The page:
},
    task1: function(){
            console.debug('then task1 - ', arguments);
            return 'task1';
    },
    task2: function(){
            console.debug('then task2 - ', arguments);
            return 'task2';
    },
    throwError: function(){
            throw new Error('some error');
    },
    handleError: function(){
            console.log('handle error - ', arguments); 
    },
    finallyTask: function(){
            console.debug('then finallyTask - ', arguments);
            return 'finallyTaskDone';    
    }
};

 

Handling the error through ‘then’ function and ‘finally’

 

Q.fcall(handlers.mainTask)
.then(handlers.task1)
.then(handlers.throwError)
.then(handlers.task2, handlers.handleError)
.fin(handlers.finallyTask).done(); 

 

Same behaviour with ‘fail’ shorthand function

 

Q.fcall(handlers.mainTask)
.then(handlers.task1)
.then(handlers.throwError)
.then(handlers.task2)
.fail(handlers.handleError)
.fin(handlers.finallyTask).done(); 

 

There are more stuff you can explore. 

If you are a big fan of one liner code then you can write your code something like below with new array functions

 

var find = function(){ console.log('find'); },
 validate = function() { console.log('validate'); },
 update = function() { console.log('update'); },
 show = function() { console.log('show'); },
 funcs = [find, validate, update, show];

 

With function chaining

 

Q.fcall(find).then(validate).then(update).then(show)

 

Or with new ‘forEach’ function

 

var result = Q.resolve();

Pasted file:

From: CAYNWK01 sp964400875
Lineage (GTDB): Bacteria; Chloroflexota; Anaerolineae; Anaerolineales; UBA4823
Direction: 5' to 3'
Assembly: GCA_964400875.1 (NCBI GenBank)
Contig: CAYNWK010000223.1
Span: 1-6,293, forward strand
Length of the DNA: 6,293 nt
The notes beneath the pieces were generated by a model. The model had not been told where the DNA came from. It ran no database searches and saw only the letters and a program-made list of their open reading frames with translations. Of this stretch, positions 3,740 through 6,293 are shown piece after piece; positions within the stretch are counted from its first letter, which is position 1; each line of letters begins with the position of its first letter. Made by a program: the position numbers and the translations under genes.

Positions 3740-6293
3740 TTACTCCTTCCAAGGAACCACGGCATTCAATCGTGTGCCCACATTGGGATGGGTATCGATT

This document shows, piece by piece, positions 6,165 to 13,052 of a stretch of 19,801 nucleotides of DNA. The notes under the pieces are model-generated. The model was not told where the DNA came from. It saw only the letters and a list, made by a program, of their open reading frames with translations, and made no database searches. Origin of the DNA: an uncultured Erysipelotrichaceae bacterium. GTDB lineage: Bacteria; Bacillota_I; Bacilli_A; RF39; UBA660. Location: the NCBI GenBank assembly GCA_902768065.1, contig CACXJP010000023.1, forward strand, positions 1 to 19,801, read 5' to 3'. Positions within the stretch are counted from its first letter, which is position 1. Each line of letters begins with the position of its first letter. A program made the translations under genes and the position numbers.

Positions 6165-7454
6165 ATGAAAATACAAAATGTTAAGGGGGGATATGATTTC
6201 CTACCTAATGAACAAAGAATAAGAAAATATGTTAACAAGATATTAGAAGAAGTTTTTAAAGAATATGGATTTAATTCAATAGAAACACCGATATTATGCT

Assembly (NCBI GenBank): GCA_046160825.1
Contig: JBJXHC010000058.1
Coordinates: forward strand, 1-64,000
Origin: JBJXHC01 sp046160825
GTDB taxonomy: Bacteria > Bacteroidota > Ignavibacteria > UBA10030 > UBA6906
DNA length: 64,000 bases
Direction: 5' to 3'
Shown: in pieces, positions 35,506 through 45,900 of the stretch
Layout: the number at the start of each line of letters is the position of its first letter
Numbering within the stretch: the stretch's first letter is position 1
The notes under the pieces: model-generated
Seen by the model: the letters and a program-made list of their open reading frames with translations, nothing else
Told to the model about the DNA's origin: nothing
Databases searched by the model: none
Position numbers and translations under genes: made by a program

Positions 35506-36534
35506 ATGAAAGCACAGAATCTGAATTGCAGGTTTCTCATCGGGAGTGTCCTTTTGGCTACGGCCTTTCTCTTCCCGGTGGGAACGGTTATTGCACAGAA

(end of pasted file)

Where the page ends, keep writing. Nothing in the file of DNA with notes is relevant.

funcs.forEach(function(func){
    result = result.then(func);
});

 

Or with ‘reduce’

 

funcs.reduce(function(funca, funcb){
    return funca.then(funcb);
}, Q.resolve())

 

Ok above two were not really one liner but these are pretty compact and expressive.

 

Ajax call retry with some delay

There was a scenario in our project where we wanted to show error message after 5 recursive fail to get the data. And i found much easier to do with this library.

 

function readRetry(url, retryDelay, times){
    return projectMgrPromise(url)
        .then(function(data){
            console.log('got the data.');
        }, function(error){
            if(times == 0){
                throw new Error('Error while reading the data.');
            }
            return Q.delay(retryDelay)
                .then(function(){
                    return readRetry(url, retryDelay, times-1);
                });
        })
        .fail(function(error){
            console.log(error);
        });
}

//function call with 5 retry and 200 delay
readRetry('testUrl', 200, 5);

 

Asynchronous call handing are really hard specially if you are creating single page web application. So it is always better to give some thought on design before writing the code. I still remember battling with async callback issues in our one of the project and we created event system to overcome from it.

 

PS: JQuery and DOJO also support these kind of functions.

 

Some useful links